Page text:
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Samplers

JijZept has many kinds of solvers for mathematical models of optimization problems. We here show the detailed usage of these solvers. First, we explain common features of these solvers, then we describe how to read calculation status, error messages, and so on. Finally, we briefly demonstrate some solvers with specific features.

Basic Usage

In this section, we explain basic and common usage of JijZept, which has following samplers to solver optimization problems.

Set Up Samplers

The above sampler classes are provided in JijZept as a python module. One needs API key of JijZept to initialize these samplers. For example, the following code sets up jz.JijSASampler.

import jijzept as jz
sampler = jz.JijSASampler(token='*** your API key ***', url='https://api.jijzept.com')

One can also use config.toml file for the initialization.

import jijzept as jz
sampler = jz.JijSASampler(config='*** your config.toml path ***')

Here, the contents of config.toml file should be like as follows.

[default]
url = "https://api.jijzept.com/"
token = "*** your API key ***"

Third Party Solvers

Three solvers, JijDA3Sampler, JijLeapHybridCQMSampler, and JijFixstarsAmplifySampler need extra authentication information. One must need to contract and receive API key or something about each solver. For example, JijDA3Sampler can be initialized as follows.

import jijzept as jz
sampler = jz.JijDA3Sampler(
token='*** your API key ***',
url='https://api.jijzept.com',
da3_token='*** your DA3 token ***'
)

Or, one can also use

import jijzept as jz
sampler = jz.JijDA3Sampler(
config='*** your config.toml path ***',
da3_token='*** your DA3 token ***'
)

These solvers are named third party solvers.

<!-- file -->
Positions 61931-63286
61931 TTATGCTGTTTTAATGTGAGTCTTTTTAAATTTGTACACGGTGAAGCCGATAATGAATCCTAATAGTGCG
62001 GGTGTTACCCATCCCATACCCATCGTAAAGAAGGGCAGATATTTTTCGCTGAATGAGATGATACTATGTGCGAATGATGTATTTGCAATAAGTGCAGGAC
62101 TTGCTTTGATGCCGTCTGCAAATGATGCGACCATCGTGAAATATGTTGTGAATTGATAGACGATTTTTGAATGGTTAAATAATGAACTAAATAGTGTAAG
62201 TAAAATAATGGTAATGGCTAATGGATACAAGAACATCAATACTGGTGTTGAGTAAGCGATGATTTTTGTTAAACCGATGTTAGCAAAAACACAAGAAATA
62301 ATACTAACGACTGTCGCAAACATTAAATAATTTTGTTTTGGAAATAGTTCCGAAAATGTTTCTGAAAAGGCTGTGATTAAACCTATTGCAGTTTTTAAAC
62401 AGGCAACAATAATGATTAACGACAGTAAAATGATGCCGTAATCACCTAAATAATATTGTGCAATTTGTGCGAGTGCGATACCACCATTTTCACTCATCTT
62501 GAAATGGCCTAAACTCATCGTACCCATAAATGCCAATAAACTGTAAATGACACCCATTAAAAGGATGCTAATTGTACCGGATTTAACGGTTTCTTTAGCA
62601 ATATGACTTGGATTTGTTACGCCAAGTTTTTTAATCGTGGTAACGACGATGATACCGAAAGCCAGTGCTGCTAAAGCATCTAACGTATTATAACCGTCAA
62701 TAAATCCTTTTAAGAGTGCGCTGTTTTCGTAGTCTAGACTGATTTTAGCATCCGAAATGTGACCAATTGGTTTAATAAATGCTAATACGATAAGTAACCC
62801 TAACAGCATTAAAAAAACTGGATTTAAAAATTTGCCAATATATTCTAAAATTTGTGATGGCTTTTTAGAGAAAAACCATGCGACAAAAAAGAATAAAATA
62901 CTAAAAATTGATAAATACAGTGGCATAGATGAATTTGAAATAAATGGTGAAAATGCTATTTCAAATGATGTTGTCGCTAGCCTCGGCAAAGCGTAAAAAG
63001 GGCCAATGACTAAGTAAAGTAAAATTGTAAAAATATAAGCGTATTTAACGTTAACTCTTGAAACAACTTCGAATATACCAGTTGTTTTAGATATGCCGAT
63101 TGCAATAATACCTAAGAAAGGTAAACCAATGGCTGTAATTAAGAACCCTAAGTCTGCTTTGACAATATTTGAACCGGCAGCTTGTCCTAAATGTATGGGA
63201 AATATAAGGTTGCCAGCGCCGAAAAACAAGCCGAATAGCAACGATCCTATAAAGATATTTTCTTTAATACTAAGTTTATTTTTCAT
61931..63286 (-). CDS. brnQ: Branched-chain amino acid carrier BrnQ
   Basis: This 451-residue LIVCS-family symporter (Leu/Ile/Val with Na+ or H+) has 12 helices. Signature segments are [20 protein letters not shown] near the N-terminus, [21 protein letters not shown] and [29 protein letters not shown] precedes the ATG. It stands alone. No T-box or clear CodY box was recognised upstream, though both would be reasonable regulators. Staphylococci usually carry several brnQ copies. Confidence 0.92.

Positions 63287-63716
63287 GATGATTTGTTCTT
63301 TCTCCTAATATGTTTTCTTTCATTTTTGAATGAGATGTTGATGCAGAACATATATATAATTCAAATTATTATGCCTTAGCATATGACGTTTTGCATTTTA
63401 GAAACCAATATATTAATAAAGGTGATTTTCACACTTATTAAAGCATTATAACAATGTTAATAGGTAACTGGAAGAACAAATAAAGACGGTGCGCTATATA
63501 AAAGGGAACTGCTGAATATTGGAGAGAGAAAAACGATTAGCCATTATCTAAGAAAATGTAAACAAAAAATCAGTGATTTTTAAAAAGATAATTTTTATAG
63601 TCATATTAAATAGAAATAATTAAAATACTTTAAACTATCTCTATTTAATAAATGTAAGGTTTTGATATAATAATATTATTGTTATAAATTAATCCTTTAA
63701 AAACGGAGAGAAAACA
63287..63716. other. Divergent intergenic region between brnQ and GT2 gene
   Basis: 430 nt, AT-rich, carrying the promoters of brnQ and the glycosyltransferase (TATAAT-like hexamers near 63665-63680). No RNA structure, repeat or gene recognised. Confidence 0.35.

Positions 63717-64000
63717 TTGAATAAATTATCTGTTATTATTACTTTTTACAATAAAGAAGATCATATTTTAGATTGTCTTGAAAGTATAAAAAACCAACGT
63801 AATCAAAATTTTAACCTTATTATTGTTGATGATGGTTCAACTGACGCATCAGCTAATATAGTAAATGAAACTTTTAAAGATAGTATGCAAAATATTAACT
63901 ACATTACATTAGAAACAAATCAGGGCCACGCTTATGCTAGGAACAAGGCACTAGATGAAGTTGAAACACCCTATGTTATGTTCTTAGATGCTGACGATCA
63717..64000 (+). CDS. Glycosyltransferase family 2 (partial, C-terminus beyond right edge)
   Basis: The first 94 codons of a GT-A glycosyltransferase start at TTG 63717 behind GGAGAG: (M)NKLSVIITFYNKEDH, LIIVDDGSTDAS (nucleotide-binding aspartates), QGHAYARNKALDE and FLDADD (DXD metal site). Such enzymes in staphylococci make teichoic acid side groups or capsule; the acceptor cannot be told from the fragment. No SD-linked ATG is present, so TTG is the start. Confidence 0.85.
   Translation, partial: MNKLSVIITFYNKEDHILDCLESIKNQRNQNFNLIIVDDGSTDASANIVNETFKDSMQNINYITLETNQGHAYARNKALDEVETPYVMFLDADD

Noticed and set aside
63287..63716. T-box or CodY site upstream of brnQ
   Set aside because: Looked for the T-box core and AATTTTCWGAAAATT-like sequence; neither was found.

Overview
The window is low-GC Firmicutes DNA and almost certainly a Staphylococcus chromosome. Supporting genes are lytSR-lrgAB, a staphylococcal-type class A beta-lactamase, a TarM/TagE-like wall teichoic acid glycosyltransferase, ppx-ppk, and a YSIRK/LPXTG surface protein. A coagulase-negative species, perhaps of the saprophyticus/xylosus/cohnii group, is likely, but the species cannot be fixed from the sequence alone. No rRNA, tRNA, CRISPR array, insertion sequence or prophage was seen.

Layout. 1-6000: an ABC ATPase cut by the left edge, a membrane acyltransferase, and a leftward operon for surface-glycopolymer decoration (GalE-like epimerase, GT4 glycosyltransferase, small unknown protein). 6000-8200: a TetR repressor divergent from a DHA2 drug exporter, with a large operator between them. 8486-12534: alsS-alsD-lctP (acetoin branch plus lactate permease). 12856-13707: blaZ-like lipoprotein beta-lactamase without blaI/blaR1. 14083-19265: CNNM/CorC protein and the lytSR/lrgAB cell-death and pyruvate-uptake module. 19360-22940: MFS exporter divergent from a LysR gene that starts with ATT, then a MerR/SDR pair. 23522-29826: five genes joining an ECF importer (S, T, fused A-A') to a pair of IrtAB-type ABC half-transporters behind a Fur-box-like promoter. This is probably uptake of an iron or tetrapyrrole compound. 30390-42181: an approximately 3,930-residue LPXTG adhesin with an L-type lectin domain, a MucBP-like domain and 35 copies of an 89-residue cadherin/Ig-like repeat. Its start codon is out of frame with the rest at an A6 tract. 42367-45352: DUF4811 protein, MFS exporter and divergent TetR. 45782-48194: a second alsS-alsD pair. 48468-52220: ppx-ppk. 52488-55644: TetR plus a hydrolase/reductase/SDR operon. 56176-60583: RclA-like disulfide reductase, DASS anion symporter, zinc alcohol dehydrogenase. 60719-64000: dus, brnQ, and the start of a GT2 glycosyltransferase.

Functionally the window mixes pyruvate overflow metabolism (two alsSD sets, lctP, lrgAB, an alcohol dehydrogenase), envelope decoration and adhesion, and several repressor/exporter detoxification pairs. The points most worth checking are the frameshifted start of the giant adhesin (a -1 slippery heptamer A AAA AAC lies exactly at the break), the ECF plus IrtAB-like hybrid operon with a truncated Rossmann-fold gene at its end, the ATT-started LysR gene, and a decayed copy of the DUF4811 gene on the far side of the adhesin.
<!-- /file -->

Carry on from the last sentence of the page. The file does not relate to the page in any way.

Sampling Methods

Now, the above noted samplers have following methods.

  • sample_qubo: Solver for quadratic unconstrained binary optimization (QUBO) problems.
  • sample_hubo: Solver for higher-order unconstrained binary optimization (HUBO) problems.
  • sample_model: Solver for any mathematical models with using JijModeling.

Note here that sample_model is implemented in all the above samplers, but the others are not implemented in all samplers. In the following subsection, we explain how to use each methods.

QUBO sampler

QUBO problems like

mini<jQi,jqiqj,    with  qi{0,1}{\rm min}\sum_{i < j} Q_{i,j} q_i q_j,\;\;{\rm with}\;q_i\in\{0,1\}

can be solved by sample_qubo. For example,

mini=1Nj=i+1Nqiqj,    with  qi{0,1},  N=10{\rm min}\sum^{N}_{i=1}\sum^{N}_{j=i+1} q_i q_j,\;\;{\rm with}\;q_i\in\{0,1\},\;N=10

can be solved using sample_qubo in JijSASampler by this code.

import jijzept as jz

# Set up jz.JijSASampler
sampler = jz.JijSASampler(config='*** your config.toml path ***')

# Set the dimension of QUBO matirx.
N = 10

# Prepare QUBO matirx
Q = {}
for i in range(N):
for j in range(i+1, N):
Q[i,j] = 1.0

# Sample with sample_qubo
response = sampler.sample_qubo(Q)

# Print the solution with lowest energy.
print(response.first.sample)

# Print the lowest energy
print(response.first.energy)

Please check if the following solution is obtained. {0: 0, 1: 0, 2: 0, 3: 0, 4: 0, 5: 0, 6: 1, 7: 0, 8: 0, 9: 0} 0.0 This is the optimal solution. Here, the return value of sample_qubo is provided as dimod.SampleSet. Please see the official reference.

HUBO Sampler

HUBO problems like

mini<j<kQi,j,kqiqjqk,    with  qi{0,1}{\rm min}\sum_{i < j < k\ldots} Q_{i,j,k\ldots} q_i q_jq_k\ldots,\;\;{\rm with}\;q_i\in\{0,1\}

can be solved by sample_hubo. For example,

min  2q0q1q2q3q1q2q2q3,    with  qi{0,1}.{\rm min}\;2q_0q_1q_2q_3 - q_1q_2 - q_2q_3,\;\;{\rm with}\;q_i\in\{0,1\}.

can be solved using sample_hubo in JijSASampler by this code.

import jijzept as jz

# Set up jz.JijSASampler
sampler = jz.JijSASampler(config='*** your config.toml path ***')

# Prepare HUBO interaction
H = {(0,1,2,3): +2, (1,2): -1, (2,3): -1}

# Sample with sample_hubo
response = sampler.sample_hubo(H, vartype='BINARY')

# Print the solution with lowest energy.
print(response.first.sample)

# Print the lowest energy
print(response.first.energy)

Please check if the following solution is obtained. {0: 0, 1: 1, 2: 1, 3: 1} -2.0 This is the optimal solution.

Sample with JijModeling

One can construct mathematical models with using JijModeling. Please see the documentation for the detailed usage. Here, we use the simple example.

import jijmodeling as jm

d = jm.Placeholder('d', dim=1) # Define cariable d
d.shape[0].set_latex('N') # Set latex expression of the length of d